SINGAPORE--The high-performance computing (HPC) arm of the Agency for Science, Technology and Research (A*STAR), will be looking at data analytics to support growing research data especially in the biomedical sector, according to officials from the government body.
At a media event here Tuesday, executive director of A*Star Institute of HPC (IHPC), David Srolovitz, said biomedicine is generating data at such at fast pace that it is a "real challenge" to keep up. "A lot of what we'll be doing in the future is to look toward high-end data analytics to try and keep up with this deluge of information, especially--but not limited to--the biological domain," he said.
A*STAR is a government agency responsible for driving the country's drive research and development efforts, specifically in biomedical and physical sciences.
Theory and experiment have been key pillars in science but in the past 20 years, scientific computing has emerged as a significant component in the industry, Srolovitz said. To this end, the A*Star Computational Resource Centre (A*CRC) plays a key role in providing the backbone for the researchers' computational work as well as the agency's storage resources, which supports efforts in simulation, calculations and experiments.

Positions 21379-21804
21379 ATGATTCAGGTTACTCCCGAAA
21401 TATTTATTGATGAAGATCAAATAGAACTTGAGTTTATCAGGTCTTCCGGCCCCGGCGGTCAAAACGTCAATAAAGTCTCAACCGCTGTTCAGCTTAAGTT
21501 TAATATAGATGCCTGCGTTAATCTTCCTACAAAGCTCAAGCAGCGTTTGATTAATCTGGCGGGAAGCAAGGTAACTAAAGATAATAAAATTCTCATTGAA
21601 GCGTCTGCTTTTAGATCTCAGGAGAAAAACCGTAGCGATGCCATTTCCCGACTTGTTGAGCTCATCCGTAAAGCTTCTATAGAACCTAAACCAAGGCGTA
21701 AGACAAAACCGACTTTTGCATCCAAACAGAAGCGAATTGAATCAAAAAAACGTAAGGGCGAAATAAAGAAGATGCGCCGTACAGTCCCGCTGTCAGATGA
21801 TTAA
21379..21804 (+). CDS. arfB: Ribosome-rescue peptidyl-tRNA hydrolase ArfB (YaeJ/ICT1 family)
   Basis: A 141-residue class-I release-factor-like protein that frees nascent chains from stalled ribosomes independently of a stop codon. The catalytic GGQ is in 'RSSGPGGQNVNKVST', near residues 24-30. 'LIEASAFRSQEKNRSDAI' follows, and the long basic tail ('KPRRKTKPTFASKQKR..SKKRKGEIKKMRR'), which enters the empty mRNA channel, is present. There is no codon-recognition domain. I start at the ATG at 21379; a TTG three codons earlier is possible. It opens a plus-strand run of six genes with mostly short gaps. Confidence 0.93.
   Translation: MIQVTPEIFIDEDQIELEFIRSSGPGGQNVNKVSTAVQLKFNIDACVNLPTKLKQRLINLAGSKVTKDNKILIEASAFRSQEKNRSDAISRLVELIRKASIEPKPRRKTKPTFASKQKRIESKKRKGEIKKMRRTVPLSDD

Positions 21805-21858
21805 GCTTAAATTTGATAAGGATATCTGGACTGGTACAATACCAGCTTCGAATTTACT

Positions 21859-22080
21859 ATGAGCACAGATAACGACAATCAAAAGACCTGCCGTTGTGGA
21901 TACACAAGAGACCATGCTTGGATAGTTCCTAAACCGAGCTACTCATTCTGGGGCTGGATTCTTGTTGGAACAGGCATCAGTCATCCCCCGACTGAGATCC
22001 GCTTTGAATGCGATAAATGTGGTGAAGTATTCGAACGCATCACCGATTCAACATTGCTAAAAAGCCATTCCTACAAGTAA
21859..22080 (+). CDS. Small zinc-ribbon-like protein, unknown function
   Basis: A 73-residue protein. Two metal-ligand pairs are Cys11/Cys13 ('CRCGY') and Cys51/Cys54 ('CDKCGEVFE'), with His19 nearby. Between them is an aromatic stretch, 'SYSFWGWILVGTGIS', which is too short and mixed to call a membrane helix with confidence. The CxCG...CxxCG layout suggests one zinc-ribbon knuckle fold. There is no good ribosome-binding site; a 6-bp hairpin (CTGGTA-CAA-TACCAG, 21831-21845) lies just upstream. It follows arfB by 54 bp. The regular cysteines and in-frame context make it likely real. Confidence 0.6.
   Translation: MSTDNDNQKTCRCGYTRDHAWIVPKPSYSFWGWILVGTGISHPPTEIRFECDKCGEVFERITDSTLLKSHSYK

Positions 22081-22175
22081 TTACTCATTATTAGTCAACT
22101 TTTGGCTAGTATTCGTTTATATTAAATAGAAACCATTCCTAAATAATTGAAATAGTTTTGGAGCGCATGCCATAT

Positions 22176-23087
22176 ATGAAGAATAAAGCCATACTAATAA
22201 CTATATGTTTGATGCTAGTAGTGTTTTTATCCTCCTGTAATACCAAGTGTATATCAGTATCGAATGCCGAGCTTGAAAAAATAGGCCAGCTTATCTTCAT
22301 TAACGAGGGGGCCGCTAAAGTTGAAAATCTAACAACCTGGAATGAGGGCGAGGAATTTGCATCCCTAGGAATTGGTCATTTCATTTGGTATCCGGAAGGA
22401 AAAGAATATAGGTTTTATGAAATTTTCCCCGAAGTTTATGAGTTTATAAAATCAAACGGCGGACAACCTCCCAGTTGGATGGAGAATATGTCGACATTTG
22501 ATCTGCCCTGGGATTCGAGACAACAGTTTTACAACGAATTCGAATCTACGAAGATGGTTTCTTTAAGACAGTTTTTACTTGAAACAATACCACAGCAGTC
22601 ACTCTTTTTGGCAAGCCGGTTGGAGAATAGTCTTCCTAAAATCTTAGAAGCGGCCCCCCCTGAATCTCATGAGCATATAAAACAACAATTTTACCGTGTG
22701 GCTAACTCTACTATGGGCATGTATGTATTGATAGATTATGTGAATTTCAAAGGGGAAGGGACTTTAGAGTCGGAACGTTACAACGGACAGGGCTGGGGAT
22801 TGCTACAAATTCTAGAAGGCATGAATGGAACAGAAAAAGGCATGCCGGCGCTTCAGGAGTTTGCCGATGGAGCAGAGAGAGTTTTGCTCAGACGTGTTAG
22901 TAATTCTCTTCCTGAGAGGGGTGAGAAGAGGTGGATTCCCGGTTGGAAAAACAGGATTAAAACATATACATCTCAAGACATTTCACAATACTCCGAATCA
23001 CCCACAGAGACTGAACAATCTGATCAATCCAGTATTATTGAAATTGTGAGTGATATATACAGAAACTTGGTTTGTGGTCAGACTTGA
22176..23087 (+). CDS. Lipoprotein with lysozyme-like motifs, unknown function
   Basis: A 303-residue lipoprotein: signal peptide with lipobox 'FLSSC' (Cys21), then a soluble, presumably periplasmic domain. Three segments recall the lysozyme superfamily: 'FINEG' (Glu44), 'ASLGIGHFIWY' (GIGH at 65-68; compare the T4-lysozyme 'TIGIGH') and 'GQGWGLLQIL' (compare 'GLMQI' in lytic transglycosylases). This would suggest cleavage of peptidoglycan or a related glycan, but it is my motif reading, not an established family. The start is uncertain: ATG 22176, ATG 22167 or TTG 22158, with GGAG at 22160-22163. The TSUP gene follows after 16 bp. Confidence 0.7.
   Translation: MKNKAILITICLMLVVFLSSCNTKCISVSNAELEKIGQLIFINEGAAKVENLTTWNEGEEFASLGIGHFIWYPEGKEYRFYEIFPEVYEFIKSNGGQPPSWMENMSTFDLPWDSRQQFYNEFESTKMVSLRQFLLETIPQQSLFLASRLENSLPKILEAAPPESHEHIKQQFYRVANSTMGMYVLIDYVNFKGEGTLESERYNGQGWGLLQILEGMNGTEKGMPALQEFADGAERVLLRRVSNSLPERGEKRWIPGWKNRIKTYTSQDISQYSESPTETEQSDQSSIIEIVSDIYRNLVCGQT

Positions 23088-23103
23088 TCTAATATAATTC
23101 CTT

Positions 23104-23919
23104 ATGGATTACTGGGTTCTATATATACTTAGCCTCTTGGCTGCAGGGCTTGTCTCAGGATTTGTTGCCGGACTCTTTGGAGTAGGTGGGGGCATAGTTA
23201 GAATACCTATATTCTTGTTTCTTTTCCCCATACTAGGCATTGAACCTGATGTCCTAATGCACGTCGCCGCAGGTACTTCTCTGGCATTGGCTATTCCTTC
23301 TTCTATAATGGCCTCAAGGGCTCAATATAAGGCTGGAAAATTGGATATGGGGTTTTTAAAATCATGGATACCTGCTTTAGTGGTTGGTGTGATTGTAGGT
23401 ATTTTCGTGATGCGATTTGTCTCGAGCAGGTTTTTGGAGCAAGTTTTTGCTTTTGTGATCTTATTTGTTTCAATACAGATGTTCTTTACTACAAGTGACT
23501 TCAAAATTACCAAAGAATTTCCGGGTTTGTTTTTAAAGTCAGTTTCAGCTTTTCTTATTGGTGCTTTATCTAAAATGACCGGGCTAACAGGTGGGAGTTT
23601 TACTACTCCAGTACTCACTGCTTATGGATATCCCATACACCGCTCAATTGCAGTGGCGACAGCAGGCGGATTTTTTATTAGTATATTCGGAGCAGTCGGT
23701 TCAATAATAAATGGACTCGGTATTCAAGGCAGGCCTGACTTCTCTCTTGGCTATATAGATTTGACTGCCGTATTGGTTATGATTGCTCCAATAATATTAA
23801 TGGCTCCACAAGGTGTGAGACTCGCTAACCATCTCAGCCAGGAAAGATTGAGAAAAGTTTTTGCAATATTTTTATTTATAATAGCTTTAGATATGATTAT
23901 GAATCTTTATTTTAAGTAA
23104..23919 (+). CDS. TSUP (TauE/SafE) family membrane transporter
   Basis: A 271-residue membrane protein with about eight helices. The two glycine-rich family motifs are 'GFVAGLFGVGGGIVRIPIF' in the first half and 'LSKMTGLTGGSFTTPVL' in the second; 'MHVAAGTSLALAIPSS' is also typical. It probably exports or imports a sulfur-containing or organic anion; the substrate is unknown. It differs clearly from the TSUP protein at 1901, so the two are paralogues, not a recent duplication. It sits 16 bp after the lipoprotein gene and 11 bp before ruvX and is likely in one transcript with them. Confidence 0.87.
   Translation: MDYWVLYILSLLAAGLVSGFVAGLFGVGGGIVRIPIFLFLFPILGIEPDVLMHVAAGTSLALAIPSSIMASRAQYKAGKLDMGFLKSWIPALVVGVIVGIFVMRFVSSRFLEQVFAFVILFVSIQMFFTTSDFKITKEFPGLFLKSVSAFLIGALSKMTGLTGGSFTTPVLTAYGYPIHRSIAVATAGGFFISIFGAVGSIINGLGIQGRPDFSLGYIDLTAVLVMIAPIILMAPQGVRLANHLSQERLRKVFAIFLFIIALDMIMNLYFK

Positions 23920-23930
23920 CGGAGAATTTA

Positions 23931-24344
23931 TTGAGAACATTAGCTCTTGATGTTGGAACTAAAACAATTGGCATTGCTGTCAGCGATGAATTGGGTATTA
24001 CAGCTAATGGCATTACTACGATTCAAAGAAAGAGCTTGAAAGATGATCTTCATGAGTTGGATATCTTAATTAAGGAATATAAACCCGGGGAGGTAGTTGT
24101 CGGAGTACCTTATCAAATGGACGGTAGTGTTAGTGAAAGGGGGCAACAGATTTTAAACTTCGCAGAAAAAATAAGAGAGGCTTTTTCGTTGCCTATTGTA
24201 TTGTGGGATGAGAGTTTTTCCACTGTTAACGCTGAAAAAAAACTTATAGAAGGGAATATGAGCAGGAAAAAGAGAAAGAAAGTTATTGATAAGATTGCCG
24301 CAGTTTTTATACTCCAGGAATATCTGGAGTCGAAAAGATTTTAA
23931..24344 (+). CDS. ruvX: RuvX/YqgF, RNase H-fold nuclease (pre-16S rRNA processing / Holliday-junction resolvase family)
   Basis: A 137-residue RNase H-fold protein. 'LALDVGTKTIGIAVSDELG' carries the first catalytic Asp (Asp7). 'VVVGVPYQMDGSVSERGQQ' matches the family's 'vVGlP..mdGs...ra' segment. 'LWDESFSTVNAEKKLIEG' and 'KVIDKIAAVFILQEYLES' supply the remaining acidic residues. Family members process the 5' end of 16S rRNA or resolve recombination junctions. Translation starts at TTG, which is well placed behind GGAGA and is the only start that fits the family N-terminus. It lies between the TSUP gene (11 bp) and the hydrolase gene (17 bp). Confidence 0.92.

These resources are significant as data now plays an increasingly important role in scientific discovery.
Elaborating on Srolovitz's three pillars of science, A*CRC's director, Marek Michalewicz, noted that data has emerged to become the fourth pillar as researchers are now able to generate formulae with data, unlike in the past where most theories are established from experiments.
With HPC, researchers can now also mine data, gather the knowledge and use the correlations generated to come up with scientific formulae, Michalewicz explained. A*CRC not only provides computing power, it also has the capability to mine data, he added.
Apart from serving the agency's researchers, Srolovitz added that A*CRC also works with government ministries, local academia and other research organizations around the world.